Ding Dong the Twinkies Dead
Hostess maker of the good old fashioned Ding Dong and Twinkies is being liquidated after 80 years. Let the finger pointing again. Predictably, the right wing is pointing fingers at the unions and the left is pointing fingers at executive pay and as usual both are wrong. Yes, the union pension plans were ridiculous but they were also significantly underfunded and don't explain for Hostess bleeding over $120 million for several years and a staggering $340 million in 2011. If the company was paying what they were supposed to into the plans then maybe they could blame the union, but since they weren't and were losing so much money anyway the point is moot. Same thing with the executive pay. The few million that has gone to executives makes virtually no difference to the bottom line, especially considering that for executives of a company that has a couple billion in revenue the executives were not very well paid.
The fundamental problem that Hostess has suffered from before their last bankruptcy is that their sales have steadily dropped and Hostess responded by trying to cut their price. Last year it was to the point where they were selling their goods for less than their costs, it doesn't take a rocket scientist to realize that business model isn't going to last long. The company simply failed to offer a product that people wanted at a profitable price. When the company started to rack up debt it never came up with a comprehensive plan to pay it off. They kept kicking the can down the road using wage cuts and selling off brands to keep going in the vain hope that somehow their sales were going to magically increase. They didn't, and the only people to blame for that is management.
Now almost a $1 billion in debt, Hostess is going to liquidate and sell off its major brands. All of the workers will be laid off and those who were counting on the pension plan are going to be SOL because the money doesn't exist. What the workers (and the unions if they actually cared about their workers, which I don't think they do) can learn from this is NEVER, EVER accept significant deferred compensation- ESPECIALLY from a company that is deep in debt and is making promises that my dog could figure out are impossible to keep.
It is very easy for companies to make these promises that don't have to be paid for several years and the executives who make the promises generally don't plan on being around when the bill is due. It is too easy for them to solve immediate financial problems by borrowing from money that should be set aside for their future obligations. When negotiating your contract, get all of your money paid now, take responsibility for setting aside extra money for your own retirement and even if your employer has promised some kind of pension or to pay for your health insurance after retirement, don't count on it. If they actually do it is just a bonus. Because 18,000+ employees at Hostess are not going to get their pensions and there isn't anything they can do about it and they are not the first and won't be the last.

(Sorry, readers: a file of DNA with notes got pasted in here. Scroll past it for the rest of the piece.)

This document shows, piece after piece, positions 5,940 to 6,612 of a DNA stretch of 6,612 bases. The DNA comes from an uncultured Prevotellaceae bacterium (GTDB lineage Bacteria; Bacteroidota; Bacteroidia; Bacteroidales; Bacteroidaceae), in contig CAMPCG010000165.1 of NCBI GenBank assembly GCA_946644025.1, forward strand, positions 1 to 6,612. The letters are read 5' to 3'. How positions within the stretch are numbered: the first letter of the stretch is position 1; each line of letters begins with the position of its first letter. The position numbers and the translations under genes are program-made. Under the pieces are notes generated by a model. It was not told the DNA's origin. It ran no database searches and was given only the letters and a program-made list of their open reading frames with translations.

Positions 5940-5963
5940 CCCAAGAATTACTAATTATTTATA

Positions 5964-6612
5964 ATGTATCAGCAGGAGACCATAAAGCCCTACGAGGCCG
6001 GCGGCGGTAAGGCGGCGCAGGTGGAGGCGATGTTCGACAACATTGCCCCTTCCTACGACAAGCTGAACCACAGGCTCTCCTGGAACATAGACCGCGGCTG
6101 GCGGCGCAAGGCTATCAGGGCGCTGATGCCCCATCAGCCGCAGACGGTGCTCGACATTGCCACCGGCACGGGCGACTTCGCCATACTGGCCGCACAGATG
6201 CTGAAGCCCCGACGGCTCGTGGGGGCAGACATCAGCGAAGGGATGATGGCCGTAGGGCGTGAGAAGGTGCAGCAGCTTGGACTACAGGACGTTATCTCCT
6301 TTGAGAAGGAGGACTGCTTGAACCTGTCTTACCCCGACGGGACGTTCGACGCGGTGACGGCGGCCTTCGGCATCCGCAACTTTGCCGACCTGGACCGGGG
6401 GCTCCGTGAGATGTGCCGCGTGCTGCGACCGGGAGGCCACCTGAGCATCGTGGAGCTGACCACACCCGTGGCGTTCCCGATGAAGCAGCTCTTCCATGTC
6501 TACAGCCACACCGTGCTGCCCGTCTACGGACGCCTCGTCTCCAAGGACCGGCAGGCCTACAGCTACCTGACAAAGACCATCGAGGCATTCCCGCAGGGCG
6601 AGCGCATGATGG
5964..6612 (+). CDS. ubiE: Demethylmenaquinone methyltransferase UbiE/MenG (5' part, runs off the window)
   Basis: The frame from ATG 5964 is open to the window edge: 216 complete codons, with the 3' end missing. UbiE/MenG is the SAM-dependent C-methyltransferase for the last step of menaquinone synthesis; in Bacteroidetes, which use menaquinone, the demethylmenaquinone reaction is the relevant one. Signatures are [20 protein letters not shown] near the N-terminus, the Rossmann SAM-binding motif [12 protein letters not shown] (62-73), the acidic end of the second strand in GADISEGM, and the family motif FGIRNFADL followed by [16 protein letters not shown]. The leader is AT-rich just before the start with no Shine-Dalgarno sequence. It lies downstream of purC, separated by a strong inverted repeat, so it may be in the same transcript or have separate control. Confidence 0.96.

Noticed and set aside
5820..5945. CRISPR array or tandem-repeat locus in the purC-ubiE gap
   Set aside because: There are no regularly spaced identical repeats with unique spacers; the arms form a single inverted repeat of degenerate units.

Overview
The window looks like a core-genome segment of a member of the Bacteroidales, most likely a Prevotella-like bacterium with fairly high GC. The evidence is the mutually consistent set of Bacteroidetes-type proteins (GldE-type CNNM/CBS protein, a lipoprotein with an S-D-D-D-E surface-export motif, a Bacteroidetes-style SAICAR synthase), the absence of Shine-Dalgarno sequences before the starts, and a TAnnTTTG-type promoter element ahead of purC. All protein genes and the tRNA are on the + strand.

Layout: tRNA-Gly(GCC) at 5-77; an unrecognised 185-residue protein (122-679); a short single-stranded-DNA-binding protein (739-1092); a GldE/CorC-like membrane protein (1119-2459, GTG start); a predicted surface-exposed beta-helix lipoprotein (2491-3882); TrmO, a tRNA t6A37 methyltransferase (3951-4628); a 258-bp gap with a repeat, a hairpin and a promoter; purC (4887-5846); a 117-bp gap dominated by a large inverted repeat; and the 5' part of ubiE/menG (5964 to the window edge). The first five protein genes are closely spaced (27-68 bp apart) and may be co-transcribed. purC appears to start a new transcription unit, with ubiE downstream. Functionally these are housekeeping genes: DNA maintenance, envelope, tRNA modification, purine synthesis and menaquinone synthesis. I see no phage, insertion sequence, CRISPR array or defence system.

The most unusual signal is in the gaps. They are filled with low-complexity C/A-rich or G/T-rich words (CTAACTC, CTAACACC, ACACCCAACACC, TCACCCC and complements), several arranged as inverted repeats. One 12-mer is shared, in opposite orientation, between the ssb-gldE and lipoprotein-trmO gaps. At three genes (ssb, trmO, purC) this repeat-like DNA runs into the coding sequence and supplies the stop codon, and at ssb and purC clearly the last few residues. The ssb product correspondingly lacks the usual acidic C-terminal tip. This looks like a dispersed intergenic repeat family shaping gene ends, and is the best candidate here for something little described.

Most companies no longer promise pensions because they are virtually impossible to fund and most of those who do only do so because unions demand it. Don't put your retirement at the mercy of someone keeping a promise for 20 years. Tell someone who suggests you should tell them to fuck off and demand your money up front as soon as you earn it. IMO, it is extremely irresponsible and negligent of the unions to continue to push for these large pension deals in lieu of smaller amounts of money up front or a sane retirement plan like a 401k where the worker keeps partial benefits even if the company goes bankrupt. I wonder if the employees could sue the unions for being negligent in their representation? Probably not. But perhaps they should because the bosses of these international unions keep their juicy pay and benefits even as the workers they supposedly represent are screwed by the contracts their representatives got for them. It is better to know up front that you have no pension and plan accordingly than it is to find out 10, 15 years down the road that all this money you thought you had disappeared. If unions care about their members they should demand higher pay up front and less or even no deferred compensation to protect them from exactly this kind of event.
(I would also include social security in not trusting someone to keep their promise to pay you later. If your brilliant retirement plan is to rely on social security, you really ought to rethink that because in 30 years the benefits are not going to exist at least not at the promised amounts.)